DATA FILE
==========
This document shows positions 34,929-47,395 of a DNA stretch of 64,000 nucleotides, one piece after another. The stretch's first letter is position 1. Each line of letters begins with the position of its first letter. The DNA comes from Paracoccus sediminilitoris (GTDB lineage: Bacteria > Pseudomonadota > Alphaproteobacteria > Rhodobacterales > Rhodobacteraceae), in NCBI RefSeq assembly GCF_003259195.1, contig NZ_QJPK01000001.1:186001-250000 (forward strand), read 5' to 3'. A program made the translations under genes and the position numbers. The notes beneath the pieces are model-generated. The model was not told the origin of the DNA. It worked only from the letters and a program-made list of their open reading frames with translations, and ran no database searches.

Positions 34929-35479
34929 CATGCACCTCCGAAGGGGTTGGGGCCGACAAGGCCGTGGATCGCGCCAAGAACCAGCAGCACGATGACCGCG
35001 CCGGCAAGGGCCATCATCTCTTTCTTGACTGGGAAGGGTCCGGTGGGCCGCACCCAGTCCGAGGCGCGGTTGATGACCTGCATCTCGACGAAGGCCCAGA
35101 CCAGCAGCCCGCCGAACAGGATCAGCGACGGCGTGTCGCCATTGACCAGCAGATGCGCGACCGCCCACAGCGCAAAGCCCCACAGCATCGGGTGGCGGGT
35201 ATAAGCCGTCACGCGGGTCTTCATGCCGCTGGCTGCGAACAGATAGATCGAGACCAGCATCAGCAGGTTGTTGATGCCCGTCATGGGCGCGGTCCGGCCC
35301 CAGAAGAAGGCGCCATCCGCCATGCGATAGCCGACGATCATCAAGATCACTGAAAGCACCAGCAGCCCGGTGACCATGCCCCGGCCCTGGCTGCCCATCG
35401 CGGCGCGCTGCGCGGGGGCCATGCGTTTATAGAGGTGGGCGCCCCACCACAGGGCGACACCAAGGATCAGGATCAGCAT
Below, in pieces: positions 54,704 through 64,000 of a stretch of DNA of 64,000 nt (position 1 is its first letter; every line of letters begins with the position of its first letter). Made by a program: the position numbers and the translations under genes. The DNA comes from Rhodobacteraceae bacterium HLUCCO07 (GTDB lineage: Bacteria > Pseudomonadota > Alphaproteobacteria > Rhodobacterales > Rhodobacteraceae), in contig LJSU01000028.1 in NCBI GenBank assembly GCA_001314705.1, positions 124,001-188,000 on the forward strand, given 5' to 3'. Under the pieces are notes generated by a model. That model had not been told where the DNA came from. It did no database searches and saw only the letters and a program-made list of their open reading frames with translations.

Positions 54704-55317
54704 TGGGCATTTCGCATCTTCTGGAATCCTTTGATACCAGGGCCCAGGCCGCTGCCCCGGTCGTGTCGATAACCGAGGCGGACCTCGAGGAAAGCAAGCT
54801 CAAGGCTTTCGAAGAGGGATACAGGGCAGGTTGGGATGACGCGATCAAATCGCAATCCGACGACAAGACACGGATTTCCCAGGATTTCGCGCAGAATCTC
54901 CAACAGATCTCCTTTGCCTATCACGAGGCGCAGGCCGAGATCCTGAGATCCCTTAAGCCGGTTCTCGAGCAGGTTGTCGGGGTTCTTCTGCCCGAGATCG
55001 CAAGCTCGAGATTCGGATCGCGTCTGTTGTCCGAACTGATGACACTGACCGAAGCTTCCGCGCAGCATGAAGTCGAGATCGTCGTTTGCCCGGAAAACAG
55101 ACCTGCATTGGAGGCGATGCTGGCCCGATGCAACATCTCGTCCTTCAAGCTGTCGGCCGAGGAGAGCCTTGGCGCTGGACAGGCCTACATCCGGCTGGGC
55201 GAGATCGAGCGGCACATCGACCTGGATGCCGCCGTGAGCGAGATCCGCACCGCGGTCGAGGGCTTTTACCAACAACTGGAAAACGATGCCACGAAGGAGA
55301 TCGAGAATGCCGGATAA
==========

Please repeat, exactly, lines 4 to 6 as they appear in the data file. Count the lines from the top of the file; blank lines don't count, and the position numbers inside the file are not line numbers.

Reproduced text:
35001 CCGGCAAGGGCCATCATCTCTTTCTTGACTGGGAAGGGTCCGGTGGGCCGCACCCAGTCCGAGGCGCGGTTGATGACCTGCATCTCGACGAAGGCCCAGA
35101 CCAGCAGCCCGCCGAACAGGATCAGCGACGGCGTGTCGCCATTGACCAGCAGATGCGCGACCGCCCACAGCGCAAAGCCCCACAGCATCGGGTGGCGGGT
35201 ATAAGCCGTCACGCGGGTCTTCATGCCGCTGGCTGCGAACAGATAGATCGAGACCAGCATCAGCAGGTTGTTGATGCCCGTCATGGGCGCGGTCCGGCCC